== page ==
Volunteer Mentor Gives Back
An avid mountain biker, trail runner and fan of the Backbone Trail, a nearly 67-mile trail in the Santa Monica Mountains, it makes sense that Britt Terrell (University of California at Santa Barbara, 1985) named the professional financing company he founded after the path he loves. As managing director of Backbone Capital Advisors, based in Studio City, Terrell underwrites, structures and closes middle market credit, focusing on acquisitions and restructuring debt. A member Delta Psi Chapter, Terrell served as treasurer during his college years and continues to advise the chapter on its finances. Terrell participated in the first UCSB Greek Interconnect event on November 11. This career-focused event is geared for alumni to connect with the Greek community and current students. Highlights include the power of networking, the possibilities the UCSB Greek community can create, and enabling alumni to mentor students in their professional journey.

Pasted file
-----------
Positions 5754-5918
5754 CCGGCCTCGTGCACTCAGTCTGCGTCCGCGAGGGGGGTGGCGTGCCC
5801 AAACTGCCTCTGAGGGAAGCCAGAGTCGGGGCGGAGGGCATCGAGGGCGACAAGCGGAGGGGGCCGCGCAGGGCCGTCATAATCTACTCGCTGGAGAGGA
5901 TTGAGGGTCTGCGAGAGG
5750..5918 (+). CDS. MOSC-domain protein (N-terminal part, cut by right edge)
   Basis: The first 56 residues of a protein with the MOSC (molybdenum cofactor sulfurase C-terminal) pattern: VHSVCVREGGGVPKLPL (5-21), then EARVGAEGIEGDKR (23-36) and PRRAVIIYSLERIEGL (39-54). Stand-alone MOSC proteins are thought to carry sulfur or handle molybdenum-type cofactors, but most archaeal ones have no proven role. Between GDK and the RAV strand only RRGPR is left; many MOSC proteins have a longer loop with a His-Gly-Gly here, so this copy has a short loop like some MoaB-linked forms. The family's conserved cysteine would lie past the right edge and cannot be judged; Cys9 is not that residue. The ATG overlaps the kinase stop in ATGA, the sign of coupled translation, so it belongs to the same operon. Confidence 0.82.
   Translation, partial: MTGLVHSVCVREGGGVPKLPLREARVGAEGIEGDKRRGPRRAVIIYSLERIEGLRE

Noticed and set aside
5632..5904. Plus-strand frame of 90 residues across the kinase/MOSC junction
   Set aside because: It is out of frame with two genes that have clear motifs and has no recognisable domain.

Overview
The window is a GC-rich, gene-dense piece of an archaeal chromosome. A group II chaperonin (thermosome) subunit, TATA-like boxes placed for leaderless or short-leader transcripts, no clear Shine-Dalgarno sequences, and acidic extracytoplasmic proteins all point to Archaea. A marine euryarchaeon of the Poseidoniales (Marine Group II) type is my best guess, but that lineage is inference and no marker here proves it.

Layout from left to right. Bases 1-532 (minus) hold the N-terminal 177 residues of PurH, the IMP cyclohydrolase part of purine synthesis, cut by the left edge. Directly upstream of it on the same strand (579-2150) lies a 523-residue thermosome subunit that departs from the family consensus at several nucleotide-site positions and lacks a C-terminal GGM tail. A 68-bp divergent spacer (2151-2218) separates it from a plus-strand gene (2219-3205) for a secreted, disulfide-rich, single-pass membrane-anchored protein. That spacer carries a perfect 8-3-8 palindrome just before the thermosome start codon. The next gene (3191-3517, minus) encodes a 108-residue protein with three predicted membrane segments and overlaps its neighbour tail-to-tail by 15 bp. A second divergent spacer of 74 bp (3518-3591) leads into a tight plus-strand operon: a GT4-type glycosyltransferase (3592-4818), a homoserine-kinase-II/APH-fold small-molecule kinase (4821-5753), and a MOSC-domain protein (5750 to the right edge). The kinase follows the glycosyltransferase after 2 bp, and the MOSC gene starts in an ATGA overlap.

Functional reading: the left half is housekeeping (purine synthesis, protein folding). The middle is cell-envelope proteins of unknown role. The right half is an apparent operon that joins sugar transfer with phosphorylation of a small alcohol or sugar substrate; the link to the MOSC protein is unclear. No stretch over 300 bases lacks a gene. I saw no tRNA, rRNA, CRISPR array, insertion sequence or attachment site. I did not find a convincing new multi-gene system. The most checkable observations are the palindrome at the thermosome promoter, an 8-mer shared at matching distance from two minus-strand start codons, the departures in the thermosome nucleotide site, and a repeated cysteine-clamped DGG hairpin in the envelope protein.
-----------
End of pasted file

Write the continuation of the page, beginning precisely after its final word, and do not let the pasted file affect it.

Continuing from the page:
Why did you choose to study at UC Santa Barbara?
I was a transfer student after two years at Humboldt State. I wanted to graduate from the University California system, and UCSB seemed like a great place to go. It had a business econ program that I expected to major in, but it was likely more the environment that drew me to UCSB, along with a few good friends who were already enrolled here.
Describe your job.